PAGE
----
Less than 2% of venture capital funding went to all-female founding teams in 2021 according to Pitchbook. As an angel investor, how do you seek to increase the representation of women ?
Through financial education and the contribution in the ecosystem to the creation and promotion of more adequate and dedicate products for them like female focused incubators/accelerators/VC.
Fundraising is an important aspect of growing a business , what are the common failures entrepreneurs make when pitching their businesses to investors ?
- The poor quality of the pitch deck
- The lack of focus on solving a specific problem
- The lack of focus on building a real competitive advantage
- The poor knowledge of the key figures of their activity
- The poor knowledge of their market
- The inconsistency between the funds requested and the actual needs of the activity
- The lack of diligence on which kind of investors they have to address and their background
- The mismatch between the product or service and the market
- As the access to capital is difficult, business models that need high amounts of fundraising are complicated to execute. That’s why B2B business models are interesting for Venture Capital than B2C.
What are some of the common mistake angel investors make when investing in African businesses?
For foreign investors
The lack of diligence on the founders. They sometimes tend to transpose the experience they have lived in their country in Africa. Most of them don’t really understand the real challenges and don’t immerse theirself in our environment. They tend to direct through their financing the sectors in which investments must be made without a good understanding of the local needs.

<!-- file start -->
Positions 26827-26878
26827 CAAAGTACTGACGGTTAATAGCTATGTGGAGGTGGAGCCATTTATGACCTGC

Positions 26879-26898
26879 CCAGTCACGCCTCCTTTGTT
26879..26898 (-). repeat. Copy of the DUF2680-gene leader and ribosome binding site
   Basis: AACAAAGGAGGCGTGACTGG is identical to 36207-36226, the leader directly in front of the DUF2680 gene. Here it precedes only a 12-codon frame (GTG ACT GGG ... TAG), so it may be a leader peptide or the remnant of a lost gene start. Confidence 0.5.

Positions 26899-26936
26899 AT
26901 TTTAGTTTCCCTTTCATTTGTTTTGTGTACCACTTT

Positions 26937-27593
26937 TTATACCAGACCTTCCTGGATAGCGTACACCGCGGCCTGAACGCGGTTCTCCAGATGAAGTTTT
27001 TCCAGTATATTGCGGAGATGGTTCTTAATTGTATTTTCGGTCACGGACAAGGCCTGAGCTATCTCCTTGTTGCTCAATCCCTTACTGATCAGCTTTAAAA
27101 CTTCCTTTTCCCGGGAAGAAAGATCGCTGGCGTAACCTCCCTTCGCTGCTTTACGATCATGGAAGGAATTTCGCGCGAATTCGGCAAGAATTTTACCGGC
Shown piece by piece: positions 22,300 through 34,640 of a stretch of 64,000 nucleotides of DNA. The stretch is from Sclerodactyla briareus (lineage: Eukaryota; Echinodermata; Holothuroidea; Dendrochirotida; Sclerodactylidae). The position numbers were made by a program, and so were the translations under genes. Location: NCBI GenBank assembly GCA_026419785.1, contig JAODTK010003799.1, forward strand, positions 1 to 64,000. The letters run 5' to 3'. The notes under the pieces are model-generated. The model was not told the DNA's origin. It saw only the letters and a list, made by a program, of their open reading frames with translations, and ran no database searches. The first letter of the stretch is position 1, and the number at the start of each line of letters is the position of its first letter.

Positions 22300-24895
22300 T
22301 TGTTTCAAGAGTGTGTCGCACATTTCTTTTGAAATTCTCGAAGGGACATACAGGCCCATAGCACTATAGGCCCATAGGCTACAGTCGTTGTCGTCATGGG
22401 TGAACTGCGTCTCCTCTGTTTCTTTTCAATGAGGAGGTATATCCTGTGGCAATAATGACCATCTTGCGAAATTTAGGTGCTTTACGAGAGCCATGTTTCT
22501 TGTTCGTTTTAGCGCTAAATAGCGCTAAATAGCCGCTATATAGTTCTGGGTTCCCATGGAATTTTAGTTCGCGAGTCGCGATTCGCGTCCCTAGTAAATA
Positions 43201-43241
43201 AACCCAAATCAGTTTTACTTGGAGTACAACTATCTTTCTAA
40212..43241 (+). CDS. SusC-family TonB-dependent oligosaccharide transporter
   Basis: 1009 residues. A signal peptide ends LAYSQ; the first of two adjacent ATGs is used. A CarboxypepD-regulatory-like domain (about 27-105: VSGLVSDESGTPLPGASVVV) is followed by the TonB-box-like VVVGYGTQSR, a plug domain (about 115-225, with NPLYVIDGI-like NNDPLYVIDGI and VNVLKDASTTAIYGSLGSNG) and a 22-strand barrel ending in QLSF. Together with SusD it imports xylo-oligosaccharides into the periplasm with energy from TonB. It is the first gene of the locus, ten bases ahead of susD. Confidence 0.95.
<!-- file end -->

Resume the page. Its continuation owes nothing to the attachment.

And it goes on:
For local investors
They tend to invest only in very short-term income-generating activities, but you don’t build an economy by selling imported products.
What are some of the highlights you’ve experienced being an Entrepreneur?
Even if I’ve managed to raise a lot of funds locally thanks to my background, it’s hard to rely on local investors yet they are the most likely to understand the problem we want to solve. They are still risk averse especially when talking about the tech industry. We have to be able to constantly be creative with innovative strategies to survive, reinvent ourselves, pivot if it’s needed and build bootstrapping strategies so as not to be dependent on fundraising.